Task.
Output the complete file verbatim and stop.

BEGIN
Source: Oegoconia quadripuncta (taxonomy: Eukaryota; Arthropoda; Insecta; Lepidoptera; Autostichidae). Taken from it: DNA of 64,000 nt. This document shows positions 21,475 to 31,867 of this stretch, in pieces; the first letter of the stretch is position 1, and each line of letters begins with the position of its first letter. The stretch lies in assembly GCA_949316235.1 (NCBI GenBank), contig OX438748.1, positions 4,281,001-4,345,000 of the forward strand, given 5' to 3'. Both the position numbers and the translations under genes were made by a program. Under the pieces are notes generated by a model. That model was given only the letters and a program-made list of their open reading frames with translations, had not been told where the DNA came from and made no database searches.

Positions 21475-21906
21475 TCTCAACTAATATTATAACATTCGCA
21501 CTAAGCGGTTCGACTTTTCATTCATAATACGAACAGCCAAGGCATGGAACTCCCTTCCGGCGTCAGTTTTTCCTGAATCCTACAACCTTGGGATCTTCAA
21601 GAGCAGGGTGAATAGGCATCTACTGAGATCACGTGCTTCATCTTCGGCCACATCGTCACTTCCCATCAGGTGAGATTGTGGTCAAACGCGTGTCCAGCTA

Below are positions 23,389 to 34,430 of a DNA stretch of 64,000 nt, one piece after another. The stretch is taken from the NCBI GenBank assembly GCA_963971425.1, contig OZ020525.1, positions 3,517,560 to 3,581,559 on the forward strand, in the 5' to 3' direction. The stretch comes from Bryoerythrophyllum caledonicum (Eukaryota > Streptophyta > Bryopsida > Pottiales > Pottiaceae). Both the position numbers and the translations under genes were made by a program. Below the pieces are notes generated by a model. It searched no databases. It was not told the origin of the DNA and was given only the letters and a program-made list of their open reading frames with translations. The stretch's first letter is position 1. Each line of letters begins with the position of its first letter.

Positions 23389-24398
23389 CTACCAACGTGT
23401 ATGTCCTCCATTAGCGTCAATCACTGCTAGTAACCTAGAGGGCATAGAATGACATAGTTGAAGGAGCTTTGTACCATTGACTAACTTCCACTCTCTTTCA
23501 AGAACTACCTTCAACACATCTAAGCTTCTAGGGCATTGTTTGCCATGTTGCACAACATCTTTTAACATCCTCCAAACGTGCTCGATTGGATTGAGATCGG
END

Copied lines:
Source: Oegoconia quadripuncta (taxonomy: Eukaryota; Arthropoda; Insecta; Lepidoptera; Autostichidae). Taken from it: DNA of 64,000 nt. This document shows positions 21,475 to 31,867 of this stretch, in pieces; the first letter of the stretch is position 1, and each line of letters begins with the position of its first letter. The stretch lies in assembly GCA_949316235.1 (NCBI GenBank), contig OX438748.1, positions 4,281,001-4,345,000 of the forward strand, given 5' to 3'. Both the position numbers and the translations under genes were made by a program. Under the pieces are notes generated by a model. That model was given only the letters and a program-made list of their open reading frames with translations, had not been told where the DNA came from and made no database searches.

Positions 21475-21906
21475 TCTCAACTAATATTATAACATTCGCA
21501 CTAAGCGGTTCGACTTTTCATTCATAATACGAACAGCCAAGGCATGGAACTCCCTTCCGGCGTCAGTTTTTCCTGAATCCTACAACCTTGGGATCTTCAA
21601 GAGCAGGGTGAATAGGCATCTACTGAGATCACGTGCTTCATCTTCGGCCACATCGTCACTTCCCATCAGGTGAGATTGTGGTCAAACGCGTGTCCAGCTA

Below are positions 23,389 to 34,430 of a DNA stretch of 64,000 nt, one piece after another. The stretch is taken from the NCBI GenBank assembly GCA_963971425.1, contig OZ020525.1, positions 3,517,560 to 3,581,559 on the forward strand, in the 5' to 3' direction. The stretch comes from Bryoerythrophyllum caledonicum (Eukaryota > Streptophyta > Bryopsida > Pottiales > Pottiaceae). Both the position numbers and the translations under genes were made by a program. Below the pieces are notes generated by a model. It searched no databases. It was not told the origin of the DNA and was given only the letters and a program-made list of their open reading frames with translations. The stretch's first letter is position 1. Each line of letters begins with the position of its first letter.

Positions 23389-24398
23389 CTACCAACGTGT
23401 ATGTCCTCCATTAGCGTCAATCACTGCTAGTAACCTAGAGGGCATAGAATGACATAGTTGAAGGAGCTTTGTACCATTGACTAACTTCCACTCTCTTTCA
23501 AGAACTACCTTCAACACATCTAAGCTTCTAGGGCATTGTTTGCCATGTTGCACAACATCTTTTAACATCCTCCAAACGTGCTCGATTGGATTGAGATCGG